English courts explain the use of ‘quia timet’ injunctions to pre-empt damages
By Raymond L Sweigart
In London Borough of Islington v Elliot and Morris  EWCA Civ 56, the Court of Appeal reviewed the principles that apply when considering the power of a court under English law to grant injunctions before damage has taken place. These are known as quia timet (‘because he fears’) injunctions.
The decision overturning the County Court’s assessment that such an injunction was warranted illustrates the reluctance of English courts to take such action at least in nuisance cases. It also strongly suggests that common law actions may generally be ill-suited as a preemptive defensive measure. In contrast, the Patents Court recently handed down its decision in Merck Sharp Dohme Corp and Bristol-Myers Squibb Pharmaceuticals Limited v Teva Pharma BV  EWHC 1958 (Pat), in which a quia timet injunction was granted to stop threatened and intended patent infringement. The analyses in both cases are instructive on the potential benefits and limits of this procedural tool.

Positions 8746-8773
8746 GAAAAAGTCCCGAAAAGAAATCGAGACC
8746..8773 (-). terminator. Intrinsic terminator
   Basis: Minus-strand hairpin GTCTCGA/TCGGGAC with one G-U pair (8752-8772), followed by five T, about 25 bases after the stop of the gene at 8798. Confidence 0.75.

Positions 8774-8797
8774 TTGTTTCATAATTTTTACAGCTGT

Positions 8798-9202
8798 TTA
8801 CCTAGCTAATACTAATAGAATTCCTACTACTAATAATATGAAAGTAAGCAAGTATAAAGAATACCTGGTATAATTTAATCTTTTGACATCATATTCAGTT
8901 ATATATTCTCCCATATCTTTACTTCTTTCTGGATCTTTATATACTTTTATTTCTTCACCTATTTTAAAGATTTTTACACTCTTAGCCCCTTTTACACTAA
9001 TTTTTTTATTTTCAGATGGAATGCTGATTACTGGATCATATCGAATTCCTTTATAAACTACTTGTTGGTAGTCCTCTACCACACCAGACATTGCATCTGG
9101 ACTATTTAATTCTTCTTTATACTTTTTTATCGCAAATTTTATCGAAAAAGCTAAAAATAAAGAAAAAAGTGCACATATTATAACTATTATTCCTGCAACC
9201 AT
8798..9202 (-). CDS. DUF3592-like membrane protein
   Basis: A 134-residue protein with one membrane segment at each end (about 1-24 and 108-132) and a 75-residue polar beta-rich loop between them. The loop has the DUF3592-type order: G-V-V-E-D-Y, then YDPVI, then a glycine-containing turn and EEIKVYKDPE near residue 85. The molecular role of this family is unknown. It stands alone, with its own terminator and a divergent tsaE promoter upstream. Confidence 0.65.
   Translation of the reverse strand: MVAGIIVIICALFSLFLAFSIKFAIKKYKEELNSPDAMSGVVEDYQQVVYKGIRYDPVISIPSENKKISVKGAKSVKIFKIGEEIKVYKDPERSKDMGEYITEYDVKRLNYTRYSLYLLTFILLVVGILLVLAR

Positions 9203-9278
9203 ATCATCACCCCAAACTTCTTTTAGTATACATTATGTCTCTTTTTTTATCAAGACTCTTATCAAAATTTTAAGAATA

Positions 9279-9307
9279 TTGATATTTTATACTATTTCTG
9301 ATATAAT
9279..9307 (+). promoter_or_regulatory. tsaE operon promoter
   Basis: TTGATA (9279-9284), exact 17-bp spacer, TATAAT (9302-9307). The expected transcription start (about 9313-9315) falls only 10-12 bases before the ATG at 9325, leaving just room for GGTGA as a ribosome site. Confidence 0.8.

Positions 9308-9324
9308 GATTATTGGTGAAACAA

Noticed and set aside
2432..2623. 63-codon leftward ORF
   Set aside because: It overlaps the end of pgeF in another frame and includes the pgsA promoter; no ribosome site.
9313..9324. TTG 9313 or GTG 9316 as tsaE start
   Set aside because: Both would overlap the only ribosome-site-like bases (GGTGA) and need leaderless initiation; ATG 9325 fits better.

In the Islington case, tree roots from a property owned by the council were allegedly encroaching on a neighbour’s property with the perceived potential for severe damage to the neighbouring structures. Despite repeated notice and complaints, the council did nothing for three years and stated it would not act to remove the trees until it was proven the roots were actually causing significant damage…
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